Sunday, February 13, 2005

Ossie Davis -- A Life Lived for the People

Updated: February 13, 2005

I imagine a deep rich voice commenting on the life of Ossie Davis, speaking to the majesty of his presence and the depth of his commitment to the struggle for justice. This voice asks me, "Did you ever meet Ossie? Did you ever see him on stage or screen, I mean really see him? Did you ever talk with him? Did he ever smile at you?"

I've heard this voice before. It was the voice of Da Mayor in Do The Right Thing. Of Elder Johnson in Let's Do It Again. Of Reverend Purify in Jungle Fever. I heard recordings of this voice delivering the eulogy for Malcolm X. I heard it deliver a challenge to the young generation in the mid 1990's to find its mission, to take up the fight to stop the execution of Mumia Abu Jamal and free him from prison. The voice was Ossie Davis himself, and I was only hearing it in my head. Because Ossie Davis passed away earlier this month.

Speaking of Paul Robeson, Ossie once said: "What was the assignment of the black actors who came along when he did? We had to present a face of our people in an effort to reinstate our dignity and to establish an identity that said to the world, we are human beings." Ossie took up this assignment with an unmatchable determination. This accounted for the dignity you recognized in characters he portrayed that you didn't even like. He created great beauty as an actor, a playwright and a director. And his eloquence in addressing the injustices of today and challenging people to join in resisting it was inspiring.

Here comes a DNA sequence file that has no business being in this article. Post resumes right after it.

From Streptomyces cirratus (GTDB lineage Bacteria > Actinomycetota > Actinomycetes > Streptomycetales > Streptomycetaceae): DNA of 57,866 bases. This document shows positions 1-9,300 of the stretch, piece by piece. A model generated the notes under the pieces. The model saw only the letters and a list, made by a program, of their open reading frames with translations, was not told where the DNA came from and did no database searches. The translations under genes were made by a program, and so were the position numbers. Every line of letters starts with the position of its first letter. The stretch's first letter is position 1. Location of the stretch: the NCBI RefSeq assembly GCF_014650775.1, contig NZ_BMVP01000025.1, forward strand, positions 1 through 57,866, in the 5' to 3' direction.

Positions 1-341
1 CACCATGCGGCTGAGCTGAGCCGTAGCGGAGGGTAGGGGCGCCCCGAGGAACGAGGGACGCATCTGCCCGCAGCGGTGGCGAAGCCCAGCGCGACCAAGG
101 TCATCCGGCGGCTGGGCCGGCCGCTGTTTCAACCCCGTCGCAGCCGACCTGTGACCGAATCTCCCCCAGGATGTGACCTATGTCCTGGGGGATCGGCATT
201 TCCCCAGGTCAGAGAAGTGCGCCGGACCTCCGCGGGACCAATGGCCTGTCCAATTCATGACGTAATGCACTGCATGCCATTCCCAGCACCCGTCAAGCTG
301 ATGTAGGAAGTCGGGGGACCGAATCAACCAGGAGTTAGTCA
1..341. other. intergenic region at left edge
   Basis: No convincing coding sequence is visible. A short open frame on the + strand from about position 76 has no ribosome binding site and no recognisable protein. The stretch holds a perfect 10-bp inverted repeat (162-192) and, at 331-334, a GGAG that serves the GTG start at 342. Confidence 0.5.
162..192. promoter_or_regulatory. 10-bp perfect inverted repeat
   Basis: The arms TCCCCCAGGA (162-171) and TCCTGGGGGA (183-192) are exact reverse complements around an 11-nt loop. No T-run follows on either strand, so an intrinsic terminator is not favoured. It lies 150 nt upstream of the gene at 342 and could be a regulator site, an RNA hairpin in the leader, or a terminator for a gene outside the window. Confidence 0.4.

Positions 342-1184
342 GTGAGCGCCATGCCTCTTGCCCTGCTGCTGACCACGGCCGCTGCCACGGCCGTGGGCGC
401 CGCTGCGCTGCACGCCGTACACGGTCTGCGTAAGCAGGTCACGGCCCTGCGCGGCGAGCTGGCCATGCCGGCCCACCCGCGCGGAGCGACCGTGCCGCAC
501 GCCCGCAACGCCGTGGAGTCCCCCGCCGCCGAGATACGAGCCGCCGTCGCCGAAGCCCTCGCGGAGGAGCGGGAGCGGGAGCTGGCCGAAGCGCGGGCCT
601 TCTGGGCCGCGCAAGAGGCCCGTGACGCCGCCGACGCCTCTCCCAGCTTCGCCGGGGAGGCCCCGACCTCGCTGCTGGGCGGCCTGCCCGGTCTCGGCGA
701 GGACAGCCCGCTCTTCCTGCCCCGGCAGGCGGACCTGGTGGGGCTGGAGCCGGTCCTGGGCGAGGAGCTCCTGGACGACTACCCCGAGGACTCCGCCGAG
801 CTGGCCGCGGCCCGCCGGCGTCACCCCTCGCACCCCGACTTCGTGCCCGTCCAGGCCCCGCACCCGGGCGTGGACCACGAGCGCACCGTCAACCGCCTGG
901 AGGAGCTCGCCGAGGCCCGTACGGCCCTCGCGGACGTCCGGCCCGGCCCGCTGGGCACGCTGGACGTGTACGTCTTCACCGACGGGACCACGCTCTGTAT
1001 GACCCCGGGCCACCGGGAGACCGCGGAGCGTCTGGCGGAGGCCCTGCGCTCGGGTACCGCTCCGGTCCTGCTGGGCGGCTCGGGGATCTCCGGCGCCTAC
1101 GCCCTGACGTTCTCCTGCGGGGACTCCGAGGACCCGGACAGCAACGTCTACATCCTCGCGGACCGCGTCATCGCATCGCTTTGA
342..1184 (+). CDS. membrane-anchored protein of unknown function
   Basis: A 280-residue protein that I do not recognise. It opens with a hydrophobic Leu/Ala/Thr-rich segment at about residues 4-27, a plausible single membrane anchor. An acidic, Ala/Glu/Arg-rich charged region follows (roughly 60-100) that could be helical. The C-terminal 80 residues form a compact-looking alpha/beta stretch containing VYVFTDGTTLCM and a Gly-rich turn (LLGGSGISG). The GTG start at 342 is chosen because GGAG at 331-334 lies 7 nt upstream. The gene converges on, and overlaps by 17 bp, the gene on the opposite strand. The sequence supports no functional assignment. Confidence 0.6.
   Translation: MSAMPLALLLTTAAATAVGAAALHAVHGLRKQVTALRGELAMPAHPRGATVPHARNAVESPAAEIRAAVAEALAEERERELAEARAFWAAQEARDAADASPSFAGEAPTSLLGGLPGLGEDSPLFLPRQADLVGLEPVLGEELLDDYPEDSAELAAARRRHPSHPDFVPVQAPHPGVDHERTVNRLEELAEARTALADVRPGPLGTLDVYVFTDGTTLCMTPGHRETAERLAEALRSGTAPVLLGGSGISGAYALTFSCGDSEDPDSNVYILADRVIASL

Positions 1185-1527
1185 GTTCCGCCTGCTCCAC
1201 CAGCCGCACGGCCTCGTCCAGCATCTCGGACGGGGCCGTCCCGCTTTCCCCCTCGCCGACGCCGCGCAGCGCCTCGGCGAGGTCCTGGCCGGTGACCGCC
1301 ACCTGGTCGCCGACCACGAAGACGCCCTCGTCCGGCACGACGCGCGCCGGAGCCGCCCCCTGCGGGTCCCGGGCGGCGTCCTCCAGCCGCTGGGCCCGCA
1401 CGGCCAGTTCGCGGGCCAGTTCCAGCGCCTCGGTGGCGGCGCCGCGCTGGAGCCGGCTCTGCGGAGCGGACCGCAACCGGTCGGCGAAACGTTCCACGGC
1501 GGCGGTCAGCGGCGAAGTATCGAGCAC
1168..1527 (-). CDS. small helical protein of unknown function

In displaying this eloquence, he had to withstand tremendous pressure and vicious attacks. During the 1950's he and Ruby Dee (his wife for more than half a century) stood firm in defense of people like Paul Robeson when the McCarthyite which hunts for communists and their sympathizers among artists and thruout society. In describing this period, Ruby Dee said they didn't work for long periods, but you couldn't tell if it was because they were blacklisted or because they were Black, since there was so little work for Black actors and actresses at that time.

Ossie continued that kind of stand down to today, in the face of the great and rising pressure on artists to avoid enlisting in the fight against injustice. He no doubt played the role of walking point for many in the arts, creating space for others to themselves stand up for what's right.

The great revolutionary leader Mao Tse-tung once said a life lived for the people is weightier than Mount Tai. Ossie Davis' life was quite heavy indeed. He will be missed by all who stand against injustice and strive to bring a better world into being.

Carl Dix on the Conviction of Attorney Lynne Stewart

February 12, 2005

Lynne Stewart's actual crime was aggressively defending a client who was on the wrong side of the US' "war on terrorism." Her conviction underlines the ugly reality the rulers are determined to
create--one where any opposition to their aims has been criminalized. This represents a dangerous legal precedent that must be opposed.